A decline in the US dollar’s value is driving IT investment, analyst Gartner has reported in its latest forecast.
Global IT spending is predicted to grow by 6.2% in 2018 – the highest rate Gartner has forecast since 2007.
John-David Lovelock, research vice-president at Gartner, told Computer Weekly: “With currency, the primary effect is that a US-based company will make more money.”
By submitting your personal information, you agree that TechTarget and its partners may contact you regarding relevant content, products and special offers.
This means that US-based server, PC and mobile phone manufacturers have an opportunity to drop their prices for overseas customers.
Lovelock said the new pricing level provides an opportunity for CIOs to renegotiate on, for example, the cost of cloud contracts, many of which are provided by US-based businesses.
Gartner said it expects worldwide spending on datacentre systems to grow by 3.7% in 2018, down from 6.3% growth in 2017. “The longer-term outlook continues to have challenges, particularly for the storage segment,” said Lovelock.
He said US businesses used a change in tax to enable them to offset the cost of their datacentre equipment purchases in 2017, which resulted in a jump in sales. “There was a brief period when I could buy a server and put the depreciation in 2017, which gave an extra tax write-off,” said Lovelock.
Lovelock said this tax break in the US, combined with price cuts, meant Gartner saw a big leap in sales growth in the fourth quarter of 2017 from the typical server companies HP, Dell and Lenovo.
The continued shortage of components is set to carry on through 2018, leading to prices rising more quickly than previously expected. “Whereas previously, component shortages were expected to ease into 2018, the shortages are now expected to continue throughout the year, with the supply not expected to ease until the end of the year,” said Lovelock.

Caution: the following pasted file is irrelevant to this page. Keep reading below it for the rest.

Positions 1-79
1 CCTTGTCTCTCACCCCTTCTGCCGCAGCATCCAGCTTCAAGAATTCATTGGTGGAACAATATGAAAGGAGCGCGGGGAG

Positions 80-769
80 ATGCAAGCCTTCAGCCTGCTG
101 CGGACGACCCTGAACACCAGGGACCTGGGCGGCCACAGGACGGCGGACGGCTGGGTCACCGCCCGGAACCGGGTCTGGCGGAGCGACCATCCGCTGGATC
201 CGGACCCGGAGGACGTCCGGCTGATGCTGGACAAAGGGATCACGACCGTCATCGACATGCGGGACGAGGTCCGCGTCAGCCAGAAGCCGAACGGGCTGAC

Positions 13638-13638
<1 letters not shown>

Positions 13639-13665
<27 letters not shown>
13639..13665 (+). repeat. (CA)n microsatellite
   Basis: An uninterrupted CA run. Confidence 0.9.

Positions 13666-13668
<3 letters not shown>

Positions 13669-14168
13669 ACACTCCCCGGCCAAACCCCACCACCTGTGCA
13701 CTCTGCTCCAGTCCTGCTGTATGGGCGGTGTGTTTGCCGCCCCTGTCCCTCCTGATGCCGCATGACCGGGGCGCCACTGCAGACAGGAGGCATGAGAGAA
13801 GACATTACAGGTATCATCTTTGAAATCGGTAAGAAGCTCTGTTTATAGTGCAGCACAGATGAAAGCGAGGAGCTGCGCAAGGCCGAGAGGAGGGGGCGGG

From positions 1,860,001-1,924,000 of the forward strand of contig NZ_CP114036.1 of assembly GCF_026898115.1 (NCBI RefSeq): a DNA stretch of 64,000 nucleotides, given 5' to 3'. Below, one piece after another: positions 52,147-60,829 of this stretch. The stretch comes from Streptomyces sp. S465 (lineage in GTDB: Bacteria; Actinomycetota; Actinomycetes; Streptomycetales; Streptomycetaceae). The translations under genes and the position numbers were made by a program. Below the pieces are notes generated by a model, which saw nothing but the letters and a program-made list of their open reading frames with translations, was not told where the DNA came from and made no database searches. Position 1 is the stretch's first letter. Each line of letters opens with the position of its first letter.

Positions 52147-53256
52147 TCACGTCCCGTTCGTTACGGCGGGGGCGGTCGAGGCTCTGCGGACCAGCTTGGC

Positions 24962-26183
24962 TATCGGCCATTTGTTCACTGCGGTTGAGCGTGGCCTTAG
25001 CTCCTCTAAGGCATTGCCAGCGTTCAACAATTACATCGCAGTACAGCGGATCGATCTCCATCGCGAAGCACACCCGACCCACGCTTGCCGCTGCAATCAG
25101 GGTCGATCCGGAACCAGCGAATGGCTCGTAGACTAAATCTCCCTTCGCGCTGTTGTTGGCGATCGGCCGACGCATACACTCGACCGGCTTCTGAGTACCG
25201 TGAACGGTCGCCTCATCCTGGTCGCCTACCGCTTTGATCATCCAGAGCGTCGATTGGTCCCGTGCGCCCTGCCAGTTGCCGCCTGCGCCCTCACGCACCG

He said there will be a rebalancing of datacentre equipment pricing during 2018, as higher prices for components begin to offset the lower pricing. Gartner predicted that datacentre spending will eventually settle down in 2019, growing at 1.1%.
Meanwhile, spending on enterprise voice and data networking in business is expected to decline by 2.2% in 2018, while enterprise mobile voice and data spending is forecast to grow by 1.9%.
Gartner’s figures predict 11.1% growth in spending on enterprise software driven by the software industry capitalising on the evolution of digital business. The analyst said application software spending would continue to rise through 2019, and infrastructure software would also grow, bolstered by modernisation initiatives.
“Cloud has allowed us to take spending out of other areas,” said Lovelock. “Software is cannibalising dollars that used to go into different areas.”
Rather than buy full-blown software suites, businesses can use open APIs and buy minor functionality such as web browser add-ons, he said.
According to Gartner’s forecast, sales of PCs, tablets and mobile phones will grow in 2018, reaching $706bn, an increase of 6.6% from 2017. “The device market continues to see dual dynamics,” said Lovelock. “Some users are holding back from buying, and those that are buying are doing so, on average, at higher price points. As a result, end-user spending will increase faster than units through 2022.
“However, total end-user spending and unit shipments are expected to be lower compared with previous forecasts, as demand for ultramobile premium devices, ultramobile utility devices and basic phones is expected to be slow.”
However, Lovelock said he did not expect a rush from enterprises to update older PCs as they migrate off Windows 7 and onto Windows 10. “Windows 10 can be lighter running on existing Windows 7 hardware,” he said. “We are seeing PC life extended across the board.”
There is also little interest among IT decision-makers to upgrade hardware to protect against the Spectre processor flaw. Lovelock said: “It is surprising how little interest there is in Spectre.”